Andrew Porter left work early Tuesday, but he didn’t sit in a bar watching the U.S. play Belgium in that afternoon’s World Cup match, or sit on the beach watching the waves roll in.
No, Porter sat in his car watching the clock in his Brooklyn neighborhood, one of hundreds citywide where street sweeping schedules prompt a daily cat and mouse game among drivers, sanitation workers and traffic cops jockeying for space and supremacy on New York’s streets.
At 6 p.m., when the block’s no-parking rule expired, Porter and dozens of other drivers emerged from vehicles they had positioned into spaces as much as two hours earlier. They locked the doors and walked away, confident that they would not need to move their cars until the next Tuesday at 8 a.m.
But if some city lawmakers have their way, New York’s arcane parking laws will undergo an overhaul that would end this urban tango and let motorists lock up and leave as soon as a street sweeping truck passes by.
“I absolutely think it makes sense,” said Porter, a tech consultant who has played the parking game in Brooklyn and in Manhattan, where he used to live and where it was even more challenging. There, Porter’s street got swept four times a week, requiring far more shifting of his Chevy or sitting in it, double-parked, until he could legally leave it at the curb.
Failing to adhere to the posted time limit results in a fine of at least $45 or a towed vehicle that can cost more than $200 to retrieve. Neither option is acceptable, said City Councilman Ydanis Rodriguez, who this week introduced what he called a common-sense solution that would follow the lead of San Francisco. There, after one of the city’s street sweepers has passed, car owners can re-park even if the sweeping hours posted on the parking signs have not expired.
“The tedious routine of waking up early, moving your car … is a struggle New Yorkers are all too familiar with,” said Rodriguez, adding that the rules are especially hard on poor and working-class residents whose jobs don’t give them the freedom to leave early, or to work remotely so that they can move their cars.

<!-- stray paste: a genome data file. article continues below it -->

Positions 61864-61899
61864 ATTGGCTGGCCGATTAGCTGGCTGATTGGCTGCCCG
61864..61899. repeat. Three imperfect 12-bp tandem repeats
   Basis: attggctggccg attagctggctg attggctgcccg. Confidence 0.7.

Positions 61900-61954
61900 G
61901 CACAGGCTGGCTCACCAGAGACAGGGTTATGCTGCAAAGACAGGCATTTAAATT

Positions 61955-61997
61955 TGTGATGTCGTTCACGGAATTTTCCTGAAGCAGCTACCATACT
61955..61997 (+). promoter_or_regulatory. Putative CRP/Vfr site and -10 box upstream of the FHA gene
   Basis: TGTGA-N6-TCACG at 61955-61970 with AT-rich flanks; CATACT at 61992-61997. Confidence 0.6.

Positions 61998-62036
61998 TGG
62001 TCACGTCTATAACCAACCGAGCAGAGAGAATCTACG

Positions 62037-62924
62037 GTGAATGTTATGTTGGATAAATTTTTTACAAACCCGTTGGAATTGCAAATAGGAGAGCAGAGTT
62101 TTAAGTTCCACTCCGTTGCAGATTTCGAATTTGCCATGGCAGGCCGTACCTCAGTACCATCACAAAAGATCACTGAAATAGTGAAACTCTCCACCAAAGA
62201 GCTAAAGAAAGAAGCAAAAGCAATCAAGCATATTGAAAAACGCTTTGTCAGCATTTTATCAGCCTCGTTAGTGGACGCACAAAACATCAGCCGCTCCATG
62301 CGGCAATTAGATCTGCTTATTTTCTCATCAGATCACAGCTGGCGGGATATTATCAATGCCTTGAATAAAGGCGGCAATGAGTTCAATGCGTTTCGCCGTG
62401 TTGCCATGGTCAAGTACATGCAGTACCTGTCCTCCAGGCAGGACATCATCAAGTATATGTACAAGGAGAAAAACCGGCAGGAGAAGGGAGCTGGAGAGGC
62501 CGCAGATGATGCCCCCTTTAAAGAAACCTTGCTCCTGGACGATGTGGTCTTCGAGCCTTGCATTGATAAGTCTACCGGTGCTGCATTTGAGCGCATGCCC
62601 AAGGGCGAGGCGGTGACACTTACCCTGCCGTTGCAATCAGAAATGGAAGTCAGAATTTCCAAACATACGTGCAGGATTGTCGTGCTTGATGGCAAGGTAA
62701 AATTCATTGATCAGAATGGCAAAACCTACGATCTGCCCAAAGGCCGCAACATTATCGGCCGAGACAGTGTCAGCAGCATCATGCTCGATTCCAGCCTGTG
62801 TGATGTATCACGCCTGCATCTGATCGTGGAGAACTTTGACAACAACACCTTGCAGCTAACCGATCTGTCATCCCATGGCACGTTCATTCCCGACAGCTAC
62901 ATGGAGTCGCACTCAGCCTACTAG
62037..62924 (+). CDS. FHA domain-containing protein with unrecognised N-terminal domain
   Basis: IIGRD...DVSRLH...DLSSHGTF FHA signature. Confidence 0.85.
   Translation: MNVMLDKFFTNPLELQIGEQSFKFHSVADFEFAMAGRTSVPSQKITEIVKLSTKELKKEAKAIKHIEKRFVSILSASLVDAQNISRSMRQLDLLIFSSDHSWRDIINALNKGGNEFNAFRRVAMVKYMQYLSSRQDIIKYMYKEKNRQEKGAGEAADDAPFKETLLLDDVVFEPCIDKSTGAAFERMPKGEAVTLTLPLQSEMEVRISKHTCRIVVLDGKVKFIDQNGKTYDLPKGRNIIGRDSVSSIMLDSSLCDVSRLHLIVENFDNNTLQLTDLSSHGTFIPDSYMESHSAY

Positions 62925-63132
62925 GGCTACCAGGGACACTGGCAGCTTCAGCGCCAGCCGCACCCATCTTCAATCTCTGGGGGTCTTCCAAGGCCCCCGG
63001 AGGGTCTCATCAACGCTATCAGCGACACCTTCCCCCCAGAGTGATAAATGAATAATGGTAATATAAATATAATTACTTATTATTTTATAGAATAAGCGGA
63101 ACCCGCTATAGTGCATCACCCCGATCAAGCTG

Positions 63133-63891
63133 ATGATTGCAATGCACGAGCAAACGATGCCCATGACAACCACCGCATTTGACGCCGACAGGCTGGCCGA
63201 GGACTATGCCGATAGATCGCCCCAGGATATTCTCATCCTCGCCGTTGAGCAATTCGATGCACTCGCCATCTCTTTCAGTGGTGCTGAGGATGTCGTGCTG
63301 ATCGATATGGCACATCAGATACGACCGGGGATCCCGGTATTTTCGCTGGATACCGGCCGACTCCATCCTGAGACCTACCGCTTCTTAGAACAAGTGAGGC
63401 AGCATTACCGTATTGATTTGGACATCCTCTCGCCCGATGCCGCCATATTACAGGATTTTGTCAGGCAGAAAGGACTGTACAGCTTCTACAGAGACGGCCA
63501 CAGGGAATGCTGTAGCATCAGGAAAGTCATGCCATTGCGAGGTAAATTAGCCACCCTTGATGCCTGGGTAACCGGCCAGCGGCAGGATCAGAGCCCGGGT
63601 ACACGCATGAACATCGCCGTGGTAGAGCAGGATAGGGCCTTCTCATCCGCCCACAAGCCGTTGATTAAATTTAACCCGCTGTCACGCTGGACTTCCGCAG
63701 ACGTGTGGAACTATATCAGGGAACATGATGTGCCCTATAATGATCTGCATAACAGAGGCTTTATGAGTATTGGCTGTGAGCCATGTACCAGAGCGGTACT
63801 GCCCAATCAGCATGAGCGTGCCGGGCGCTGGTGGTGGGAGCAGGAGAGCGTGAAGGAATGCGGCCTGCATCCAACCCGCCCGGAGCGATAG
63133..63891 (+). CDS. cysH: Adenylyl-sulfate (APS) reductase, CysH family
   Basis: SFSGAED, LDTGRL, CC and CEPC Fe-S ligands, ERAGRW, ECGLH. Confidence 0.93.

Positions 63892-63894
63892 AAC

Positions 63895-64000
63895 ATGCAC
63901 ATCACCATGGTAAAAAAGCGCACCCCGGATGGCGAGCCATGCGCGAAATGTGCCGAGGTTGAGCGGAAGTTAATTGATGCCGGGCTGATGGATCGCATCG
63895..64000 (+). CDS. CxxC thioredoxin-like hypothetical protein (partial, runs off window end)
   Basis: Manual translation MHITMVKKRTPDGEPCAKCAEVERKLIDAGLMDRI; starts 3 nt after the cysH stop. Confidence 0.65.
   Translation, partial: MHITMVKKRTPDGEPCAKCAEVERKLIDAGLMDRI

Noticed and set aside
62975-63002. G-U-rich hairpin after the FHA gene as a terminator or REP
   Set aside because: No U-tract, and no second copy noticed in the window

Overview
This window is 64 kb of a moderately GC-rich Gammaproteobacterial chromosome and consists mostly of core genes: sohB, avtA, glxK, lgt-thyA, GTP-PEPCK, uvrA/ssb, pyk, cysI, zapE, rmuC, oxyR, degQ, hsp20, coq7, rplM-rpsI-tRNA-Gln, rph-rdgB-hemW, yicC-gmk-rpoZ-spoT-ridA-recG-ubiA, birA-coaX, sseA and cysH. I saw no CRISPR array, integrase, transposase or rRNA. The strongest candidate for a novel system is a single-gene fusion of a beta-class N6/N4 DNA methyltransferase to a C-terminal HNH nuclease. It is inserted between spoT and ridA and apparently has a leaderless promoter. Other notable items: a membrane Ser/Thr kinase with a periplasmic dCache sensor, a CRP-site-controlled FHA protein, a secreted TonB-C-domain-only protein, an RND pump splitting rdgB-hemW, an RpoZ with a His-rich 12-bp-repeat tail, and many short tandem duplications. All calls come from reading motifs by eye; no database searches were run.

Speaking at a hearing on the bill before the city’s Committee on Transportation, Rodriguez said New Yorkers recognized the need to clean their city’s 6,000 miles of streets.
“However, before and after the street sweeper has passed, there’s no reason parking should not be allowed,” Rodriguez said.
He and several other council members who support the change say that GPS technology, which enables residents to track the progress of snow plows in the winter, should enable traffic officers and residents to track street sweepers to see whether a street has been cleaned.
But the sanitation department says it’s not that simple. The sweepers often have to make more than one trip down avenues if they are blocked by illegally parked vehicles, delivery trucks, school buses or idling cars whose occupants refuse to move, said Paul Visconti, the department’s assistant chief of cleaning.
He noted that the rules had relaxed considerably since the sweepers began spinning their brushes on city streets in the early 1950s.
There used to be 12 parking “holidays” a year, when the sweepers were not in action. This year, there were 41 scheduled. New Yorkers also saw street sweeping suspended for about three weeks last winter. Street cleaning is not done when as little as 2 inches of snow is predicted.
Four years ago, Rodriguez’s attempt to change the law went nowhere, and tickets have continued to pile up. Last year, 1,279,089 were issued for such parking violations.
With most of the City Council now favoring the change, and with Mayor Bill de Blasio not rejecting it outright, as did former Mayor Michael R. Bloomberg, the bill could have a better chance this time.
Parking nightmares are legendary in New York City, and clashes between motorists vying for coveted curbside real estate aren’t unusual.
In May, a Queens man was shot to death in a dispute with another motorist over a parking space, police said. In 2011, a woman suffered brain damage when she got into a fight with a man over a Manhattan parking space and was punched in the face.
On street sweeping days, residential avenues spring to life as car owners jockey for position early. They sit in spaces until they can leave their cars without being ticketed. When the sweepers or police approach, they start their engines and move in unison away from the curb until it’s safe to return.
Among motorists, tales abound of traffic officers slapping tickets on cars left unattended two minutes before parking restrictions expire, or calling tow trucks to haul them away. Sanitation officials say that doesn’t happen. They accuse motorists of fouling the air by idling for hours in illegal spots, and of exacerbating traffic accidents by darting in and out of spots to avoid being ticketed.
“I see it from both sides,” said James Ratner, who stood beside his Jeep in a spot that would turn legal an hour later. “But sitting in my car every week for an hour, I also see that this is 52 hours of my life I’ll never get back.”
All of this raises the question of why anyone living in New York City, which is famous for its public transportation, needs a car.
“I love the freedom to get out of the city,” Porter said.
Lois Hedlund agreed.
“It’s kind of a thing of independence,” said Hedlund, who schedules errands in her Volvo around her neighborhood’s parking rules, going out while the sweeper is in action.
Nobody seemed to see the irony in embracing their cars for independence as they remained chained to them while waiting for the clock to strike 6 p.m.